By Bill Garrett
BBC Money Programme
Coca Cola is not a company known for making too many mistakes. Its marketing is slick and Coke is the best-selling soft drink in the world. Few would have predicted that Coke's attempt to launch its Dasani bottled water brand in the UK would prove to be a disaster for such an experienced company.
Yet, in March this year, only five weeks after its multi million pound UK launch, red-faced Coke executives were forced to take Dasani off the shelves in the UK.
In just five weeks, Dasani had come and gone
What went wrong?
Dasani was launched in the USA in 1999 as a bottled, purified water, and had become a huge success there. Taking that same formula and repeating it for the UK market must have looked like a breeze, but that wasn't quite how it turned out.
Unlike most of the bottled water sold in British petrol stations and supermarkets Dasani hadn't come from alpine glaciers or trickled out of a precious natural spring - it had come out of the local tap. True, the company put it through a purification process and added mineral salts, but the source was still tap water.
At its launch on 10 February, some people in the drinks industry already knew Dasani's big "secret". Simon Mowbray of The Grocer magazine had mentioned the source of the water in an article, but didn't think anyone else would pick up on it. Now, he sees it more graphically. "It was a bomb waiting to go off," he says.
The Real Sting
At first, the launch seemed to have go well, and Coke executives thought the public would respond to their new product with its distinctive blue packaging. But everything changed when the Press Association reporter Graham Hiscott saw the reference in the Grocer magazine to the real source of Dasani.
The following day, the story was splashed across the daily papers. Headlines like "The Real Sting" a play on Coke's "The Real Thing" slogan and the more obvious "Coke sells tap water for 95p" could hardly have been worse for Coke and their new baby.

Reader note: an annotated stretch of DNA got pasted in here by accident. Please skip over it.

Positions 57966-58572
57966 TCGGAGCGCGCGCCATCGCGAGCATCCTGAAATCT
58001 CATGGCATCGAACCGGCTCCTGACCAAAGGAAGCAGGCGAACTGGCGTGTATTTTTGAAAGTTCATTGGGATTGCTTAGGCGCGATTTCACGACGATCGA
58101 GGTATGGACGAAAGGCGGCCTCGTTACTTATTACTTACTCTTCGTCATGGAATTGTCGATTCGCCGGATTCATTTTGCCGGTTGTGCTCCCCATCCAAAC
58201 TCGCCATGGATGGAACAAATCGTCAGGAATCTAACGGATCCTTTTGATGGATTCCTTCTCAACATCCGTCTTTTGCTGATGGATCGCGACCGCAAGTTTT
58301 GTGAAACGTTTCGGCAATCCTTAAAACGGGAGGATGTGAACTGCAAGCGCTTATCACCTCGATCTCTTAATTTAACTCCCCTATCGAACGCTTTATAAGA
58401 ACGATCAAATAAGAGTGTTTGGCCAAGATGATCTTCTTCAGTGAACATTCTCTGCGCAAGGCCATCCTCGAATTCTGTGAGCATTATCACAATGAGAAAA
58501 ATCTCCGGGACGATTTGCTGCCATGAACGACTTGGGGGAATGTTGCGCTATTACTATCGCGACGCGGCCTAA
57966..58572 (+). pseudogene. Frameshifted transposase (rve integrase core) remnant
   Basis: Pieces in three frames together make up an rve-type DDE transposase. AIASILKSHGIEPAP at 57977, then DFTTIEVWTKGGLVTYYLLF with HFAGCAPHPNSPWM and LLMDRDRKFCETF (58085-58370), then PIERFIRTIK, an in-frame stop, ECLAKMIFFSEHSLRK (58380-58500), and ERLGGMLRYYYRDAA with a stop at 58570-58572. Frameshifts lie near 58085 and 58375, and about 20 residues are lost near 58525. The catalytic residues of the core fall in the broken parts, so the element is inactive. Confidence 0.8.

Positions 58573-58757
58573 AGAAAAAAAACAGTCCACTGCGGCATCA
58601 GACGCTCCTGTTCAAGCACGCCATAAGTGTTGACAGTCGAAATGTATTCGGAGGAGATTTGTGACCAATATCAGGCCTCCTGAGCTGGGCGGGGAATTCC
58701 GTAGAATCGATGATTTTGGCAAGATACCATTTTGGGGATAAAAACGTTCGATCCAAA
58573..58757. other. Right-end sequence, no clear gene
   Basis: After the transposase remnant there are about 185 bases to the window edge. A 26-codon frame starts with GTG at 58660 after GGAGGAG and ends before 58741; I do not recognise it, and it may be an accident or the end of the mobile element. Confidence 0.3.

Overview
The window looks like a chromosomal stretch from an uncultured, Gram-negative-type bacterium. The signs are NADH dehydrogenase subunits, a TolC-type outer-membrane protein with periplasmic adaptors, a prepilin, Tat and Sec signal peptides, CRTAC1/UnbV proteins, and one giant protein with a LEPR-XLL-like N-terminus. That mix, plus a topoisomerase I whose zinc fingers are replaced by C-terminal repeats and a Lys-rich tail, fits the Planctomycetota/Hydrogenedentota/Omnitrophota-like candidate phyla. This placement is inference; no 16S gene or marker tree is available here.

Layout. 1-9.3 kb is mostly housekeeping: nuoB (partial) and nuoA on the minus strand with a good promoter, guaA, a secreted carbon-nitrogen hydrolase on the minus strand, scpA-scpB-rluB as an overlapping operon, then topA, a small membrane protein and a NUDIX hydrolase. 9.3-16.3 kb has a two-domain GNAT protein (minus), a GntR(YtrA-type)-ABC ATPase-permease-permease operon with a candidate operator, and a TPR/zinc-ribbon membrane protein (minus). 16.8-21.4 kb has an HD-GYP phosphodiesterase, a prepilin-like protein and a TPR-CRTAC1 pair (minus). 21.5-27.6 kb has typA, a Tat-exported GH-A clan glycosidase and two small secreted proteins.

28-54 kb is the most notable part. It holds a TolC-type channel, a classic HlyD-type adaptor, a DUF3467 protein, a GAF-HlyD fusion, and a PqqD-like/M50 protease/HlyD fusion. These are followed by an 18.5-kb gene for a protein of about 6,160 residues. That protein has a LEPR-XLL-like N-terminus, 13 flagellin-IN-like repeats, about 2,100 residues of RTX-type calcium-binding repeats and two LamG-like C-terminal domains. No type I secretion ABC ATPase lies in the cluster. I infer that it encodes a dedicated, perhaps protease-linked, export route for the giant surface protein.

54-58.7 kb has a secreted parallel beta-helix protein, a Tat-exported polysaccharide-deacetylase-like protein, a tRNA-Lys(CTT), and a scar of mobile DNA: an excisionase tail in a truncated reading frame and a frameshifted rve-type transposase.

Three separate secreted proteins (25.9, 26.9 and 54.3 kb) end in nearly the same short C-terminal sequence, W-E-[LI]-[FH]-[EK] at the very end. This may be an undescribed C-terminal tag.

The tabloids drew on the uncanny parallel with the episode in the BBC sitcom "Only Fools and Horses", in which Del Boy and Rodney take ordinary tap water from their Peckham flat and bottle it up to sell as Peckham Spring. The irony couldn't have been worse. Dasani was sourced and bottled in a factory in Sidcup, just a few miles down the road from Peckham! The tabloids continued their onslaught. "Are they taking us for plonkers!" yelled the Daily Star.
Coke could make a comeback in the UK
Despite the pages of negative press coverage, Coke persisted with Dasani. Executives protested that they had been misunderstood and that the drink was not just tap water but in fact the result of a highly sophisticated process to create the purest drinking water you can get. As far as Coke were concerned, Dasani was a lifestyle drink, a drink you would want to be seen with, the source was all but irrelevant.
Then on Thursday 18 March there was even worse news.
The fiasco was complete when Dasani was contaminated
Something had gone wrong at the Dasani factory and a bad batch of minerals had contaminated the water production with a potentially carcinogenic bromate. Coke admitted defeat. Immediately they withdrew all 500,000 bottles of Dasani in circulation. In just five weeks, Dasani had come and gone, arguably providing more in terms of entertainment than refreshment.
The cost to Coke is thought to run into the millions, but behind the financial loss is the possibility of an even more serious problem. After years of heady growth, sales of Coca-Cola are beginning to flatten out. Bottled water, by contrast, is now the fastest-growing of the soft drinks and Coke still need a successful bottled water for the UK and the European market.
An organisation the size of Coke, with the marketing strength that has made it the biggest drinks company in the world, is unlikely to give up easily. Astonishingly, Dasani could make a comeback one day. Asked whether the company has any plans to bring Dasani back, Patricia McNamara, New Beverages Director at coca cola GB says coyly, "we like to think it's a definite maybe".
The Money Programme, Coke's water bomb was broadcast on BBC2 at 1930Wednesday 16 June.